Greater Sage-Grouse Conservation Study

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Oil and natural gas companies that operate within Greater Sage-Grouse (GrSG) range make great efforts to avoid, minimize, mitigate, and reduce impact on the species. Companies routinely employ advanced reclamation measures and design projects to reduce surface disturbance, traffic, and human activity. Technological innovations such as directional and horizontal drilling have decreased habitat disturbance as much as 70%.

SWCA Environmental Consultants conducted an analysis of the conservation measures oil and natural gas companies implement to protect GrSG. SWCA analyzed a small sample of National Environmental Policy Act (NEPA) documents for projects approved on public lands since 2008 and found that industry is implementing hundreds of measures to conserve GrSG. 

Key Findings

  • Of the 103 oil and natural gas NEPA documents reviewed, companies committed to 773 total conservation measures, an average of 6.5 per project. 
  • Conservation measures were implemented across 18 Bureau of Land Management (BLM) planning areas and U.S. Forest Service national forests encompassing 68,404 square miles of public lands with GrSG habitat.
  • The majority of documents contain adaptive management and monitoring; no surface occupancy buffers; seasonal, timing, and spatial restrictions; interim and final reclamation; traffic reduction and restrictions; and noise abatement.  In addition, companies utilize measures that permanently reduce footprint in GrSG habitats including horizontal drilling, reuse of produced water, multiple-wells on drill pads, co-location of facility equipment and twinning pipelines, and funding for GrSG research projects.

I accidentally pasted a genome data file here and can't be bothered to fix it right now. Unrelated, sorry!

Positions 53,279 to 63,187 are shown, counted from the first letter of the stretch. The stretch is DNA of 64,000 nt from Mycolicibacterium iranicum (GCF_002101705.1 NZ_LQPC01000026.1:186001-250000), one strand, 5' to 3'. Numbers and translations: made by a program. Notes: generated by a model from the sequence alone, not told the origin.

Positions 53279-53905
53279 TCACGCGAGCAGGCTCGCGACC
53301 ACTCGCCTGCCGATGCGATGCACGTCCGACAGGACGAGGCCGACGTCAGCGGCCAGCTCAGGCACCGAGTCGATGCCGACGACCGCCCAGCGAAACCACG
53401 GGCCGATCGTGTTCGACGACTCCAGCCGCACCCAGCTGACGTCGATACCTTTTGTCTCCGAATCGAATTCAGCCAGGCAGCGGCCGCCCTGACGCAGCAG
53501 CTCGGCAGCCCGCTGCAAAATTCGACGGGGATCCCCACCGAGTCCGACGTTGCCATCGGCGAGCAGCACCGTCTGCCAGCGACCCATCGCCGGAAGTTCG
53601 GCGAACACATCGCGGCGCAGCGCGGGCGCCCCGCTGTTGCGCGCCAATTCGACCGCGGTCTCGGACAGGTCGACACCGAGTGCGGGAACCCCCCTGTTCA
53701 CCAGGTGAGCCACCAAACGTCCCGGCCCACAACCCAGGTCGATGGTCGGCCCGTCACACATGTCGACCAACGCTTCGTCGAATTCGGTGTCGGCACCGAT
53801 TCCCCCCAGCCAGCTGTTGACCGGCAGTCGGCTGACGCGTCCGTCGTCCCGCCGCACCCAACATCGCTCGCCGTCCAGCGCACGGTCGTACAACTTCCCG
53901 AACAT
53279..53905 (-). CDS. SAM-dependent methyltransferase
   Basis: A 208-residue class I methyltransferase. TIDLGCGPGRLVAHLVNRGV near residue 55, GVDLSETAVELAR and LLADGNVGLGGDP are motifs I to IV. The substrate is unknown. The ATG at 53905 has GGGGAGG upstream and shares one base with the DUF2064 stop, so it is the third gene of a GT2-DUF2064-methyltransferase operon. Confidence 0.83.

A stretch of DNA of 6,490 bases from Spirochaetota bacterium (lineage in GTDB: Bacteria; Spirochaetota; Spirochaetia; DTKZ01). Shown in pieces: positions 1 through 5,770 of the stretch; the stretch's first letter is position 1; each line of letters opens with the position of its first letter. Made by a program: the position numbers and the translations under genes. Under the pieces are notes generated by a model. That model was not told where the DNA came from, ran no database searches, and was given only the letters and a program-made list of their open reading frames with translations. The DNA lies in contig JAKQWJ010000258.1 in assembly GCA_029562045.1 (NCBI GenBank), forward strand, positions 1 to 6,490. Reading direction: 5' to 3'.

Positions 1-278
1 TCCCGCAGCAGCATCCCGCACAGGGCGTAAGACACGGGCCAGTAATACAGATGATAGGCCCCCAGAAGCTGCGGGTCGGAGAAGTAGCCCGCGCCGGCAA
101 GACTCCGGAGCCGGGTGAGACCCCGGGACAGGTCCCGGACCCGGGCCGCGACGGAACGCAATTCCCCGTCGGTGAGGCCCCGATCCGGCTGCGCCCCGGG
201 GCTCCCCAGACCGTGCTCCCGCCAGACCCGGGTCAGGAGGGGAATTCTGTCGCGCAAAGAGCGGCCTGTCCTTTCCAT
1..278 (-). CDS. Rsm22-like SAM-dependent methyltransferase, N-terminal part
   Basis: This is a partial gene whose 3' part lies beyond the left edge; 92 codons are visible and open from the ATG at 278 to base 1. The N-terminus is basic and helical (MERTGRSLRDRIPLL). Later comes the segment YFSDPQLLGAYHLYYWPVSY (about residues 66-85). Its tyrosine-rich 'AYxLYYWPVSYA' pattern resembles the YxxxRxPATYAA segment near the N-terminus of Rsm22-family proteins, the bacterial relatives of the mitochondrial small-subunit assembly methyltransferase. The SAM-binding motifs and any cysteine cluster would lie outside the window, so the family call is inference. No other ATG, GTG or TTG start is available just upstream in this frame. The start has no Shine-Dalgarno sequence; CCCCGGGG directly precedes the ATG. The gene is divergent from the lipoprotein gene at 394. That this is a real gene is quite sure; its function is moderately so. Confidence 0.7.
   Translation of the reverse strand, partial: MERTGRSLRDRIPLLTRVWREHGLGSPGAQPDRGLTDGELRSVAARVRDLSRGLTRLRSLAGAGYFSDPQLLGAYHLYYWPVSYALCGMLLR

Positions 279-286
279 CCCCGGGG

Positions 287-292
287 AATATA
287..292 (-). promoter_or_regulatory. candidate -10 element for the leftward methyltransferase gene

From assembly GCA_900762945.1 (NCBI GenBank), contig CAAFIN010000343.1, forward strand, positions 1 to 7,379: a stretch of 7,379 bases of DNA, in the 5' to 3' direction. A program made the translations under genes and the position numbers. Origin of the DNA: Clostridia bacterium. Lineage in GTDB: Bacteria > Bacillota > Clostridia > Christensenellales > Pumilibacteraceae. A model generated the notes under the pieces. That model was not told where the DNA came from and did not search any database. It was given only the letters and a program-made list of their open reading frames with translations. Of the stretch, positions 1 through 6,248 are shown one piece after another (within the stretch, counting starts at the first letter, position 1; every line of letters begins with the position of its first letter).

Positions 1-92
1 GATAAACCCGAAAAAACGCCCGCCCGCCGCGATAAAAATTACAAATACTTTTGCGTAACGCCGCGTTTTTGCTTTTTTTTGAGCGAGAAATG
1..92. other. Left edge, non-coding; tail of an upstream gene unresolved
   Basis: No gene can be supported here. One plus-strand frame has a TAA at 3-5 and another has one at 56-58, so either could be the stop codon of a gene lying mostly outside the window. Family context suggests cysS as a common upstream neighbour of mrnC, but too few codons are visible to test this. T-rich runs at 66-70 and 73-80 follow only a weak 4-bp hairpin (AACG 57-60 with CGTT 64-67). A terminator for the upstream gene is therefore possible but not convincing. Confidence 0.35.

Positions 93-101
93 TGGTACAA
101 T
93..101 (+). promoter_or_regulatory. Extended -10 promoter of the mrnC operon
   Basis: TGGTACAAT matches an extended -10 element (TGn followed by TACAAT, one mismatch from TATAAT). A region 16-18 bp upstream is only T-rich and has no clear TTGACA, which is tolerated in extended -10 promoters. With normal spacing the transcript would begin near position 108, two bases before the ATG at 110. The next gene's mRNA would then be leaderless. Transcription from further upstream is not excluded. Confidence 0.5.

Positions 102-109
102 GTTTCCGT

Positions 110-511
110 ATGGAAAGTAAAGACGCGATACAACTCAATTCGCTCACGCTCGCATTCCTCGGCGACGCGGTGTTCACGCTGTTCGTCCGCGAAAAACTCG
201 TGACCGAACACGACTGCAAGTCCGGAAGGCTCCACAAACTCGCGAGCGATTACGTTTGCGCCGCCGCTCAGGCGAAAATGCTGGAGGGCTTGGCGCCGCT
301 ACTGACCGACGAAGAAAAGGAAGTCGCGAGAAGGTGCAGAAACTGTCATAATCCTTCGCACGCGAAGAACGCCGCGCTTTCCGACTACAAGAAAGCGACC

• The conservation measures meet the Fish and Wildlife Service’s (FWS) Policy for Evaluation of Conservation Efforts When Making Listing Decisions (PECE) standards for certainty of implementation and effectiveness.

Why These Commitments Matter

  • Companies invest vast amounts of time, capital, and human resources implementing GrSG protections, and are continuously developing new measures to more effectively conserve GrSG. These protections helped FWS reach a not-warranted listing decision.
  • Commitments made in these NEPA documents are binding and therefore effective for protecting GrSG and their habitat while enabling development vital to local communities in terms of job creation, economic growth, and local, state and federal government revenue.
  • The NEPA process is a transparent and robust regulatory mechanism that is effective for protecting, conserving, and enhancing GrSG populations and habitat.

Greater Sage-Grouse Habitat Overlaps Significant
Oil and Natural Gas Basins Across the West

Greater Sage Grouse Habitat